Ransomware attacks are on the rise in a big way, and many small to midsize businesses are seriously unprepared to defend themselves. In 2020 alone, ransomware attacks rose by 50%, which is equal to an attack on businesses, devices, or persons every 10 seconds. The cost of these attacks is already daunting and it’s growing every day.
We can all remember the ransomware attack on Colonial Pipeline that cut off gasoline supplies and hiked up prices all over the country. The increase in gasoline prices could potentially be factored into the cost to every person in the US, not to mention any business that factors gas prices into any of their operations, but the ransom itself was enough of a huge hit at 4.4 million dollars. That ransom alone made it the largest attack on any US energy system.
Other major attacks were the ones on JBS and Acer. The JBS ransomware attack was the largest reported ransom payment at 11 million dollars, and the Acer ransomware attack was the largest ransom demand at 50 million dollars.
It may or may not come as a surprise that cyber crime is actually the third largest economy, ranking just below the US and China. From 2019 to 2025, the cost of damages due to cyber crime is expected to rise by 24 billion dollars. Ransomware is, of course, the most common method of attack and the cost of these attacks is rising astronomically as well. In 2015, damages due to ransomware cost a “mere” 24 million dollars, but as of 2020, it’s up to 170 billion dollars.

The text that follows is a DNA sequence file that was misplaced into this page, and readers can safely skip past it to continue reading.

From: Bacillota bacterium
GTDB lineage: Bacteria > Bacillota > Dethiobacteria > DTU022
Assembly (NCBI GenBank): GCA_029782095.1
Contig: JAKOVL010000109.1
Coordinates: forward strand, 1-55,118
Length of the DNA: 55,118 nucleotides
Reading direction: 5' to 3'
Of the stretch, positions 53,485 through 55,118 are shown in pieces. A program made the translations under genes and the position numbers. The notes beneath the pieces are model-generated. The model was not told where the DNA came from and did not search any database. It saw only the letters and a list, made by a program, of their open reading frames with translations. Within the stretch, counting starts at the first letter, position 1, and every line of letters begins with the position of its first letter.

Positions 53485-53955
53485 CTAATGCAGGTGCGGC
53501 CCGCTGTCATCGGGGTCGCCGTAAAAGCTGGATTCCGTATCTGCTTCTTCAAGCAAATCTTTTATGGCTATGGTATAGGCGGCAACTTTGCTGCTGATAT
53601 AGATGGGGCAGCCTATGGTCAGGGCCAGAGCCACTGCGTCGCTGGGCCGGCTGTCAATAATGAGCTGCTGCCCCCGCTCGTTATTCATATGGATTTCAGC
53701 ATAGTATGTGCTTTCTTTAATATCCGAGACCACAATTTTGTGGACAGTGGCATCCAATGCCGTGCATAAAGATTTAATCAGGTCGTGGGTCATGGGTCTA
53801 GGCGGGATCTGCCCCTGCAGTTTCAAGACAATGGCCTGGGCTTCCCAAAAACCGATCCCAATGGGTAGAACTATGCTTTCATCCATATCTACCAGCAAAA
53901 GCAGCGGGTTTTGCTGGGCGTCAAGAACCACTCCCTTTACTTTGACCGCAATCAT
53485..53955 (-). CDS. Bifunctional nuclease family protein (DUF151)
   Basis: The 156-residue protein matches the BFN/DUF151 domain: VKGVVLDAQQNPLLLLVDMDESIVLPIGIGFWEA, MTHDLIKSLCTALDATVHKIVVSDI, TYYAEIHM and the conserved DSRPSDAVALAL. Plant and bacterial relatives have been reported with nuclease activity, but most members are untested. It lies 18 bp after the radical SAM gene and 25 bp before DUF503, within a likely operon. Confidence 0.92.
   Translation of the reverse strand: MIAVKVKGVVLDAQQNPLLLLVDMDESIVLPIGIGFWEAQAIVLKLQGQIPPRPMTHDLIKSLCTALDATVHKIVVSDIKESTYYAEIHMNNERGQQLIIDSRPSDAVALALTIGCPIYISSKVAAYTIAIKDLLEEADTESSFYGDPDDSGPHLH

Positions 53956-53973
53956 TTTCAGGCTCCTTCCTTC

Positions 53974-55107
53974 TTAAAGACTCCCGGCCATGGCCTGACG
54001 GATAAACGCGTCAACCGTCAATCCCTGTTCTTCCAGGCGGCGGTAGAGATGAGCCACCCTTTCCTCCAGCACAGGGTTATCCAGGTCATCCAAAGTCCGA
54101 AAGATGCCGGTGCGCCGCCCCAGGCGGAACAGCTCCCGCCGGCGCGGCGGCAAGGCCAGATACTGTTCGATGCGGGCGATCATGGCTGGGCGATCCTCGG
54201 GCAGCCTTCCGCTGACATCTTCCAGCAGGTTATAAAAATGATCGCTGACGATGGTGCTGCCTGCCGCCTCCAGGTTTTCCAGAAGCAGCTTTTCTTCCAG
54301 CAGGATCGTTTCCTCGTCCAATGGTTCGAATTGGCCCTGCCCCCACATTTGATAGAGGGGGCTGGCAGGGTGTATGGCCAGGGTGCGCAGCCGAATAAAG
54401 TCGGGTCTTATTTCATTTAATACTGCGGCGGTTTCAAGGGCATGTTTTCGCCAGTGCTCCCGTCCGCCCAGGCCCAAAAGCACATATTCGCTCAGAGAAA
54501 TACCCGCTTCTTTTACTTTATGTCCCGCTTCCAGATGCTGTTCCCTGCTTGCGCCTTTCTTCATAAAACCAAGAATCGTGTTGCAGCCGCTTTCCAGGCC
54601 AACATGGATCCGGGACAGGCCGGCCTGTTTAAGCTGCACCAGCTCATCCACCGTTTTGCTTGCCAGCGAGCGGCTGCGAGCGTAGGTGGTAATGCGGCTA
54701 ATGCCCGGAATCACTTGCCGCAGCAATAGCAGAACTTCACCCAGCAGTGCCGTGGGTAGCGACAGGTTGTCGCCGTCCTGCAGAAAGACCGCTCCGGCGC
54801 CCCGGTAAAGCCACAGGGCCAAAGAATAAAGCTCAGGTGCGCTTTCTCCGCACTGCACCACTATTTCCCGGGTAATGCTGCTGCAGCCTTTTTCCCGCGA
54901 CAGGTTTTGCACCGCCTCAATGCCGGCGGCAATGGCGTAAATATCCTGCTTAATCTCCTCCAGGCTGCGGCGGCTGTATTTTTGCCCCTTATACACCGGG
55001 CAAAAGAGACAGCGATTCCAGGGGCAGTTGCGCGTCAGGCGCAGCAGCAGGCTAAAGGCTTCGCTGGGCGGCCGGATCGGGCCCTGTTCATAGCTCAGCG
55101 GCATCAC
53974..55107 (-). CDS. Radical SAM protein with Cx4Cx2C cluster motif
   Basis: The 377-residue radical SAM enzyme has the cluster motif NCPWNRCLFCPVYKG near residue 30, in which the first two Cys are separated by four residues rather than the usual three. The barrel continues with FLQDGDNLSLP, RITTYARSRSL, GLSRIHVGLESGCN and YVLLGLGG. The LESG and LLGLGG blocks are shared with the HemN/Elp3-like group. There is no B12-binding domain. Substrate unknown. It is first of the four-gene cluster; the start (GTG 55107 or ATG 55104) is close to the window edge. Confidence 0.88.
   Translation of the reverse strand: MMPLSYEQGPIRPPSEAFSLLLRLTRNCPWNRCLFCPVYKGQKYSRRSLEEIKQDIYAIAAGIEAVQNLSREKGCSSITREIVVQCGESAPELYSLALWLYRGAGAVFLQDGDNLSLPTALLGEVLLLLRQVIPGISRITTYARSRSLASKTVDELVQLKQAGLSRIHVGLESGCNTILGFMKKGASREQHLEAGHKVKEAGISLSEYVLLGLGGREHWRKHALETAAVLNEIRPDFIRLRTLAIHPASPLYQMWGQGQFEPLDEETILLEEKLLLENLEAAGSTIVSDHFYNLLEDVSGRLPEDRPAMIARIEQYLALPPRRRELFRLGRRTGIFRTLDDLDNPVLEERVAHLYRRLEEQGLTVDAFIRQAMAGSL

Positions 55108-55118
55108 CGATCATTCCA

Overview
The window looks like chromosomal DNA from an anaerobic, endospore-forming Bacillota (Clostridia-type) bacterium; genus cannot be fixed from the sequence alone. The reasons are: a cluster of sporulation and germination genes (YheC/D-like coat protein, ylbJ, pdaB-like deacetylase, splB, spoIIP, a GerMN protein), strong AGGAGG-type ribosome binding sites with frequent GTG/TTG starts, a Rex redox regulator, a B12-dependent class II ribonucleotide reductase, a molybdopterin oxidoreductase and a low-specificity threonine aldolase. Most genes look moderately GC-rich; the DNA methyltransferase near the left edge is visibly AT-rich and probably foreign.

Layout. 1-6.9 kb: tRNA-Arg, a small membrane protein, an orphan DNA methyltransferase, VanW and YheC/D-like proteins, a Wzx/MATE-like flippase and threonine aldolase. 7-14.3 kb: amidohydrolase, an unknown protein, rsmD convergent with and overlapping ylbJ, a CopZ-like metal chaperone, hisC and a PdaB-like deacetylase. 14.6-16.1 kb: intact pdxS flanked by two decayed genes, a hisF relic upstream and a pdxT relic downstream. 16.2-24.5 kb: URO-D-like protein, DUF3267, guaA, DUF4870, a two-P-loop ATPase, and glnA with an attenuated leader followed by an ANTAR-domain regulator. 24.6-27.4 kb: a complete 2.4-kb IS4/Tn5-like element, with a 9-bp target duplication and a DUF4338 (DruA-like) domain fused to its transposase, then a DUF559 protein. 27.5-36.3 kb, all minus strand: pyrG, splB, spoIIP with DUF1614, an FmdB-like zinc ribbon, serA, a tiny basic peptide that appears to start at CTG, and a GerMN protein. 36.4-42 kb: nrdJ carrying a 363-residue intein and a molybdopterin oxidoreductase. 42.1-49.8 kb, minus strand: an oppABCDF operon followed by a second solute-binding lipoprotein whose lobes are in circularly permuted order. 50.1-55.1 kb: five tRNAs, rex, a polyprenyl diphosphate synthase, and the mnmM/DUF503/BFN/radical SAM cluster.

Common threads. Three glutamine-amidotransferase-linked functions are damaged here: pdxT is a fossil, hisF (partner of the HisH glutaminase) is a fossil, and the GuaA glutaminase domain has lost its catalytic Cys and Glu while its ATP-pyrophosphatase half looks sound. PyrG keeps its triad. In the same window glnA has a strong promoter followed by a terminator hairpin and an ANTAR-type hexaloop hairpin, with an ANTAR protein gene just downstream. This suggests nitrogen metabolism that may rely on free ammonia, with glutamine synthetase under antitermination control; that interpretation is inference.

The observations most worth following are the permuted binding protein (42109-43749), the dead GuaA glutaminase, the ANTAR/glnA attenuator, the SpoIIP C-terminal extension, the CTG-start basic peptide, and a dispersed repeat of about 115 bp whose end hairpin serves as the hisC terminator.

Twenty-twenty opened the door and invited cyber criminals to come get whatever they wanted when 70% of Americans began working from home. Remote work left IT departments in the dark regarding potential threats, and many employees are using their own devices that don’t have the extra security measures that company devices have in place.
Right now, 45% of all small to midsize businesses (SMB’s) say their security measures aren’t enough to protect them against ransomware attacks, and 66% of them have fallen prey to such attacks in the last year. Unfortunately, 60% of these businesses will fail within 6 months of a data breach. The cost is just too much to bear alone.
This is where cyber insurance comes in. Cyber insurance isn’t a fix-all solution. It doesn’t cover every aspect of a ransomware attack. Things like physical property, future loss of profits, and intellectual property are all left to the business to recover alone. However, cyber insurance does cover profit losses including reputation damage, liabilities including contract penalties and media fines, and lawsuits including class-action and regulatory investigations. Cyber insurance also pays 1 million dollars in damages.
Businesses need to weigh the cost and benefits of cyber insurance for themselves, but with SMB’s expected to put 5-20% of their budget into preventing cyber attacks by 2028, it’s nice to know that they have a cushion to fall on should their money and security efforts fail.